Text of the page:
Egyptian cleric warns of bloodshed, while police offer safety if protests end

An influential Egyptian cleric has warned that using violence to break up sit-in protests by supporters of the ousted president Mohammed Morsi will lead to more bloodshed, hours after Egyptian authorities offered them "safe passage and protection" to end the demonstrations.

The offer by Egypt's Interior Ministry appears to be the first step in an effort by Egypt's new leadership to clear the more than a month-long protest by Morsi's followers in an eastern Cairo district and in the capital's twin city of Giza.

It came a day after Egypt's military-backed Cabinet ordered the ministry, which is in charge of the police, to clear the two sit-ins, arguing that they posed a threat to national security and terrorized citizens.

"The Interior Ministry ... calls on those in the squares of Rabaa el-Adawiya and Nahda to listen to the sound of reason, side with the national interest and quickly leave," Interior Ministry spokesman Hany Abdel-Latif said in a televised address.

"Whoever responds to this call will have a safe passage and protection," he added.

The offer also raised the specter of another bout of violence if security forces move in against the sit-ins in the eastern suburb of Nasser City and in Giza, outside the main campus of the Cairo University.

The Egyptian police have a track record of deadly crackdowns on street protests and Wednesday's Cabinet move in effect gave the police the ministry the mandate to act as they see fit.

Latif told Reuters Thursday that there is "no specified date" for the protesters to leave the sites.

In an emotional address aired by Al-Jazeera, the ultraconservative cleric Mohammed Haasan warned the military that a bloody confrontation would plunge it into conflict with the country's Islamists.

By Thursday afternoon, there were no significant actions against the protesters in either camp. An army helicopter flew low over the eastern Cairo sit-in, where protesters — many wearing helmets and carrying sticks — spoke of being ready for martyrdom. At one end of the camp, sandbags and bricks were erected against a possible attack.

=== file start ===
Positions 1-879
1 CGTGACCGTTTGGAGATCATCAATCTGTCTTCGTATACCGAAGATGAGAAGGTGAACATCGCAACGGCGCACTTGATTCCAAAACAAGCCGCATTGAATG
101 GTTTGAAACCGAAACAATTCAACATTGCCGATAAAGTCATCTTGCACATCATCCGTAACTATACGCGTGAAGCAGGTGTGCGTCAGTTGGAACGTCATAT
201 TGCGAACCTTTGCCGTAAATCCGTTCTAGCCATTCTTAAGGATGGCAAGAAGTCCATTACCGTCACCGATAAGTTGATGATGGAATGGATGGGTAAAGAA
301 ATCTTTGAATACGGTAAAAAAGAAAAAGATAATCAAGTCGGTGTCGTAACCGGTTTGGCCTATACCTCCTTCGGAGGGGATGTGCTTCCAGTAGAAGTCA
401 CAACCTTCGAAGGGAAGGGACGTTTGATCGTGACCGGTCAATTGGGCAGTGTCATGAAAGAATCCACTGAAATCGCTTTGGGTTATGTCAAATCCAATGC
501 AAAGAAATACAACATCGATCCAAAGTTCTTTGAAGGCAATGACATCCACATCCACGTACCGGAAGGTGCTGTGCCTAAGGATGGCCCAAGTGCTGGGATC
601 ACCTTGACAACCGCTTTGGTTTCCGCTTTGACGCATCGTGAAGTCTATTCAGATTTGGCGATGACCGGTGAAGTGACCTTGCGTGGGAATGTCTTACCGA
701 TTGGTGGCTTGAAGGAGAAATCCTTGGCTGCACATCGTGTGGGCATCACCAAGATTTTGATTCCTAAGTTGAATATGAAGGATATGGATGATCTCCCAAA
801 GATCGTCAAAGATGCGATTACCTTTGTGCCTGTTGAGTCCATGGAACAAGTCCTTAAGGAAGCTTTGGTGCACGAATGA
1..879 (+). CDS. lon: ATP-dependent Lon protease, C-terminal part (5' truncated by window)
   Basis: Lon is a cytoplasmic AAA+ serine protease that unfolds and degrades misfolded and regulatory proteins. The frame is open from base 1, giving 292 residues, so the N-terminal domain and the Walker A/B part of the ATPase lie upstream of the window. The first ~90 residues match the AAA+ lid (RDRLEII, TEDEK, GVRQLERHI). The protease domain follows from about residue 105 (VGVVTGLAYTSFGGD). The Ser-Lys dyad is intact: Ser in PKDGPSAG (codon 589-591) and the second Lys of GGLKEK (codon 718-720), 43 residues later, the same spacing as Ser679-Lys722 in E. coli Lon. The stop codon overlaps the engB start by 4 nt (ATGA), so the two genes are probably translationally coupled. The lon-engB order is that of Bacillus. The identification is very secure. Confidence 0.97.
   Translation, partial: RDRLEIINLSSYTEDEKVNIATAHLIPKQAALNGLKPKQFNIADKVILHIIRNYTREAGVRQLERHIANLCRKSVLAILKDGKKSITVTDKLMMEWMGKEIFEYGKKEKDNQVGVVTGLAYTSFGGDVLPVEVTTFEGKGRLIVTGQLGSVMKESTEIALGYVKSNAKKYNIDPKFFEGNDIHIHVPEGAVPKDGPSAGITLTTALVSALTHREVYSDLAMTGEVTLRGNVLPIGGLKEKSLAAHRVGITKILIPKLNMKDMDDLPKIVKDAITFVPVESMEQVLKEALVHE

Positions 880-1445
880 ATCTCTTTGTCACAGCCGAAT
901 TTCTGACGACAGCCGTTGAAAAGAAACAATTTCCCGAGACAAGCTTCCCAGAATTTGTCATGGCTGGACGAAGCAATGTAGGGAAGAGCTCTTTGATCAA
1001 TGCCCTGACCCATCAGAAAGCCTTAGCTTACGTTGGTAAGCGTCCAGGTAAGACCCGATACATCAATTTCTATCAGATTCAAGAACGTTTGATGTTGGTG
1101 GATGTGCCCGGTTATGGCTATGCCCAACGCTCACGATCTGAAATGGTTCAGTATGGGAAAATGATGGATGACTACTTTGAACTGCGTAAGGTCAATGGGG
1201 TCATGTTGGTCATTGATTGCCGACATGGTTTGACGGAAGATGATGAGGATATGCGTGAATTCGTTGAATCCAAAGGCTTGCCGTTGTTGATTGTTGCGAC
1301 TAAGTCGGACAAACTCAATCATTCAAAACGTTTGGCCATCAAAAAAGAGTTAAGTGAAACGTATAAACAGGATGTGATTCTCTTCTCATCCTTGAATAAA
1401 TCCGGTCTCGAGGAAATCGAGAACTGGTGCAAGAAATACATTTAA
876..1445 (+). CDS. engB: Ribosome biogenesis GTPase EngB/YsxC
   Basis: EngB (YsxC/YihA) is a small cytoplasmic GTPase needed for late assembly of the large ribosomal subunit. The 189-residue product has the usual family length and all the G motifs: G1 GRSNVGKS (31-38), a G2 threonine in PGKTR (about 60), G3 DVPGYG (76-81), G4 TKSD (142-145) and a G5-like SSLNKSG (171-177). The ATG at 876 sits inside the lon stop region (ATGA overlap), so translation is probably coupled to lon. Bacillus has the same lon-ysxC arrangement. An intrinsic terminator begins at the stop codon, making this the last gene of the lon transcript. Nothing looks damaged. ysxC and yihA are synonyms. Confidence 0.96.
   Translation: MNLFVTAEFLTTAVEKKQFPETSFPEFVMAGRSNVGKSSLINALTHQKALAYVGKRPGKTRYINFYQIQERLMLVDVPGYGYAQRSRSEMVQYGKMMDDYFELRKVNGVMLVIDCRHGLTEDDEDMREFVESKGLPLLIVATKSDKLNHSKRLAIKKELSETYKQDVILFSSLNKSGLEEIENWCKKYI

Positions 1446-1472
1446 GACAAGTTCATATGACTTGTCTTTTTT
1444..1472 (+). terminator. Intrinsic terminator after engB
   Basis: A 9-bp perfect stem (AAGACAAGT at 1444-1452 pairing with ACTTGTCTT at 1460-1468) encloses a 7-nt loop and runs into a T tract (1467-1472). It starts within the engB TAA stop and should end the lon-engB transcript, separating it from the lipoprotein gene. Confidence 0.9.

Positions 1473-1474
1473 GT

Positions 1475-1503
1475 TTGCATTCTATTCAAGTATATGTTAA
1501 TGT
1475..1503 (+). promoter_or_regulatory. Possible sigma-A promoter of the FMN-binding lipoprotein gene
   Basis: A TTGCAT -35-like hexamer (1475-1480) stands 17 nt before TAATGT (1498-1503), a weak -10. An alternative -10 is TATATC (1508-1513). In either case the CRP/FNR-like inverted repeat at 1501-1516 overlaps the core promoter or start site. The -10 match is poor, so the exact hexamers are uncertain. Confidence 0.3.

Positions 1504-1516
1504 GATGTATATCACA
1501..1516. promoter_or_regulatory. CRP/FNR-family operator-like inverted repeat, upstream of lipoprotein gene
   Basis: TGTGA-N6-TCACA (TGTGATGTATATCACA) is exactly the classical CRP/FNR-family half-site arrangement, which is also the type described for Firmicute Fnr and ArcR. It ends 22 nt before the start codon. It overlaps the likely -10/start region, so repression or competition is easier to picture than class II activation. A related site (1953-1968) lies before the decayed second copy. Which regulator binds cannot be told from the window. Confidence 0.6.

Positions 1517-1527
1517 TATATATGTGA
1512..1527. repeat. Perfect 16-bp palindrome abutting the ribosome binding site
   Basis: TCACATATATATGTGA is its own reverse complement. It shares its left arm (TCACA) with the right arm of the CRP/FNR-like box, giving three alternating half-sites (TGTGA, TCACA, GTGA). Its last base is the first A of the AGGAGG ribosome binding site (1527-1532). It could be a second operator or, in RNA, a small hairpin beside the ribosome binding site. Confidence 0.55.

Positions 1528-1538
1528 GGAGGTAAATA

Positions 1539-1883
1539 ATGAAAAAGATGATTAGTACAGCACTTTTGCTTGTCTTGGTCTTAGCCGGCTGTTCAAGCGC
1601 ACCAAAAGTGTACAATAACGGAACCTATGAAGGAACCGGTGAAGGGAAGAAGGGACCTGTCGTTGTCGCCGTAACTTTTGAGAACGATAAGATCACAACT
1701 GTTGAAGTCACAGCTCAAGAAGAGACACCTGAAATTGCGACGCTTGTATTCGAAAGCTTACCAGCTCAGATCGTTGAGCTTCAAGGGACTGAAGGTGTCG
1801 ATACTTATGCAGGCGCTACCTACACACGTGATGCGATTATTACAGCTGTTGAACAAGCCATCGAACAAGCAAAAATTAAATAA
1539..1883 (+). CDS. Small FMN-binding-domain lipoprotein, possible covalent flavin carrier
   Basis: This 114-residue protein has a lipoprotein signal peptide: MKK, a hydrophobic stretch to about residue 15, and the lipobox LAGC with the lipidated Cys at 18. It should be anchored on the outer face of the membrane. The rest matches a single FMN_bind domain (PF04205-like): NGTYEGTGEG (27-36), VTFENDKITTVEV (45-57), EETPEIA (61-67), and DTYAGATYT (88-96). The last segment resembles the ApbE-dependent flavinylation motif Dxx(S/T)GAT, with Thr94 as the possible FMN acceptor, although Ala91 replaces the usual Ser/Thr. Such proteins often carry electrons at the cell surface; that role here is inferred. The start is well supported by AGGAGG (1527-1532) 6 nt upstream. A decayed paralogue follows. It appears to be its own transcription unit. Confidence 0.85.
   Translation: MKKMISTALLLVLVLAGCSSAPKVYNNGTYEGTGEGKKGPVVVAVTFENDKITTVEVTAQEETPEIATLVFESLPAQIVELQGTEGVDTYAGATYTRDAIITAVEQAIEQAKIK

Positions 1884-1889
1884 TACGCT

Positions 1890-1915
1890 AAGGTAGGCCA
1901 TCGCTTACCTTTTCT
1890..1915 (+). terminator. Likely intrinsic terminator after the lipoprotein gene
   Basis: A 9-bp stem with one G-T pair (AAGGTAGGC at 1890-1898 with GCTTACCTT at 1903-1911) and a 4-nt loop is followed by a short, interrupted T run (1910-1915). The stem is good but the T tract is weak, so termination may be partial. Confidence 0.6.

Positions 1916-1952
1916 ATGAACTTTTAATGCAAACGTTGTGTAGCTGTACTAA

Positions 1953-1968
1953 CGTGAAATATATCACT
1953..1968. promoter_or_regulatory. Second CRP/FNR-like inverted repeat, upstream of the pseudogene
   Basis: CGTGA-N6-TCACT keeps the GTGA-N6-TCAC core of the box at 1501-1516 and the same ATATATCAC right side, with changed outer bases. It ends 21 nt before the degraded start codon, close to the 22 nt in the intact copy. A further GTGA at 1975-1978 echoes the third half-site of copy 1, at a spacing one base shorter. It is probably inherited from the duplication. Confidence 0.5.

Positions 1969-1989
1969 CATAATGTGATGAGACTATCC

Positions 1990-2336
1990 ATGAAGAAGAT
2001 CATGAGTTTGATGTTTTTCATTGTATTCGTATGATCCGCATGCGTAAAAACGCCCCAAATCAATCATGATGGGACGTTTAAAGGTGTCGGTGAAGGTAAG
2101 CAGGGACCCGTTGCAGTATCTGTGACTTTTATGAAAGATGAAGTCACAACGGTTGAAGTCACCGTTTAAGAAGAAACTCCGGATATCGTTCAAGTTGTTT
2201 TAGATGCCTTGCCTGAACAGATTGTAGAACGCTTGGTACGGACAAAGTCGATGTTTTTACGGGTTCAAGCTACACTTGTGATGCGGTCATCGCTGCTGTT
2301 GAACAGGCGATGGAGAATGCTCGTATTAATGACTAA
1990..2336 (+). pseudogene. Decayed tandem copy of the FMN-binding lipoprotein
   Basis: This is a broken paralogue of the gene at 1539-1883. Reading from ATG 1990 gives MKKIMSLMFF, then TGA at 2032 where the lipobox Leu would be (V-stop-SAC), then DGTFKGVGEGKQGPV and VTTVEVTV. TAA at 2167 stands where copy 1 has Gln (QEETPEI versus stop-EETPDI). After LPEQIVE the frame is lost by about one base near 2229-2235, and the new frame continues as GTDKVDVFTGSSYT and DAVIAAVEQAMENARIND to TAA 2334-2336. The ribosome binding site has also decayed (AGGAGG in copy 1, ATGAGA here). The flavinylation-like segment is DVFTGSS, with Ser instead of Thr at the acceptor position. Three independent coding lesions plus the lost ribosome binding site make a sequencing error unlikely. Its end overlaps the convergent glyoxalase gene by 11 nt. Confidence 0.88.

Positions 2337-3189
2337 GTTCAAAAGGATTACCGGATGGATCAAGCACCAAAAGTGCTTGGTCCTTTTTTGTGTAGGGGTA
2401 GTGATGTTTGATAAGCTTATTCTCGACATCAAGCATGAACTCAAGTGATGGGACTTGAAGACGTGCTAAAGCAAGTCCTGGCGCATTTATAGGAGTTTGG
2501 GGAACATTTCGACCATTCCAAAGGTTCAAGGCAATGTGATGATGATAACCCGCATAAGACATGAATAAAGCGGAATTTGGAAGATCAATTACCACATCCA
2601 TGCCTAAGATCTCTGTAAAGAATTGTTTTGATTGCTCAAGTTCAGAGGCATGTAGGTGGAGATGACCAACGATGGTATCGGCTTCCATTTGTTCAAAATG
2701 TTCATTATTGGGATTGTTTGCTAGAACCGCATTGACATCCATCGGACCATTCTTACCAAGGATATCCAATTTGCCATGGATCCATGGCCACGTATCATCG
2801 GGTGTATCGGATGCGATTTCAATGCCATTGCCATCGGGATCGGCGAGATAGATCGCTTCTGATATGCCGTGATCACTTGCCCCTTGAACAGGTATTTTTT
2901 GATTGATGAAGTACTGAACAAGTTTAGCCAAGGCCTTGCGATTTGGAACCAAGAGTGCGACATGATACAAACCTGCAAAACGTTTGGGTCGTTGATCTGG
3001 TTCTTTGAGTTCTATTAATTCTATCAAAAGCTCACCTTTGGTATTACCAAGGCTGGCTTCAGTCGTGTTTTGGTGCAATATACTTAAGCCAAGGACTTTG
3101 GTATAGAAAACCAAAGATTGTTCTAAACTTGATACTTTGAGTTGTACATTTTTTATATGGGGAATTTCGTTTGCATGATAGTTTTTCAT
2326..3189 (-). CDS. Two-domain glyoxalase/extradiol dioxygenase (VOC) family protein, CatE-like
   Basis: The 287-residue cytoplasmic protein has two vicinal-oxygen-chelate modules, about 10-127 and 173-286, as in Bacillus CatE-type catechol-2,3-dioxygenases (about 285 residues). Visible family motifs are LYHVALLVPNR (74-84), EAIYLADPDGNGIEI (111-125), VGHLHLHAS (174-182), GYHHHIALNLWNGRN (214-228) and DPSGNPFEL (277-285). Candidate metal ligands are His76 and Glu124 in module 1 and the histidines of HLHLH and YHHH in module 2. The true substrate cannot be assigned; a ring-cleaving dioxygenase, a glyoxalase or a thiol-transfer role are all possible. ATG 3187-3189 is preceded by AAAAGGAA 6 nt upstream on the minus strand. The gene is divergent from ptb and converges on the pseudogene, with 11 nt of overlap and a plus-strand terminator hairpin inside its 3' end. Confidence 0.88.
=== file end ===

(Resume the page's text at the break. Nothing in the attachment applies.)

Shortly before sunset, the demonstrators chanted "Execute el-Sissi!" and loudspeakers blared songs supporting Morsi.

"A revolution until victory — Morsi is back to the palace," one song went as men danced to the music.

The military ousted the Morsi in a July 3 coup after days of mass protests by millions of Egyptians demanding that he step down. Morsi's supporters have been staging marathon sit-in protests at two locations in Cairo.

He has been in detention since, along with several top leaders from the Muslim Brotherhood, the Islamist group from which he hails.

The Brotherhood insists that Morsi be reinstated and refuse to join the military-sponsored political process.

Senior Brotherhood leader Essam el-Erian was defiant in the face of the growing pressure, saying on his official Facebook page on Thursday that "the people will be victorious."

Brotherhood protester Saad Mohammed at the Giza sit-in sounded another defiant note, claiming that the number of protesters there grew after the government's warning.

"We are not afraid," he said.

At least 130 Brotherhood supporters have died in clashes with security forces since Morsi's ouster.

By early afternoon on Thursday there were no significant movements by Egyptian security forces against the protesters in either camp.

Earlier, the Interior Ministry had said it would not clamp down on the protesters but will take gradual measures including warnings, using water cannons and tear gas to minimize casualties.

The Associated Press contributed to this report.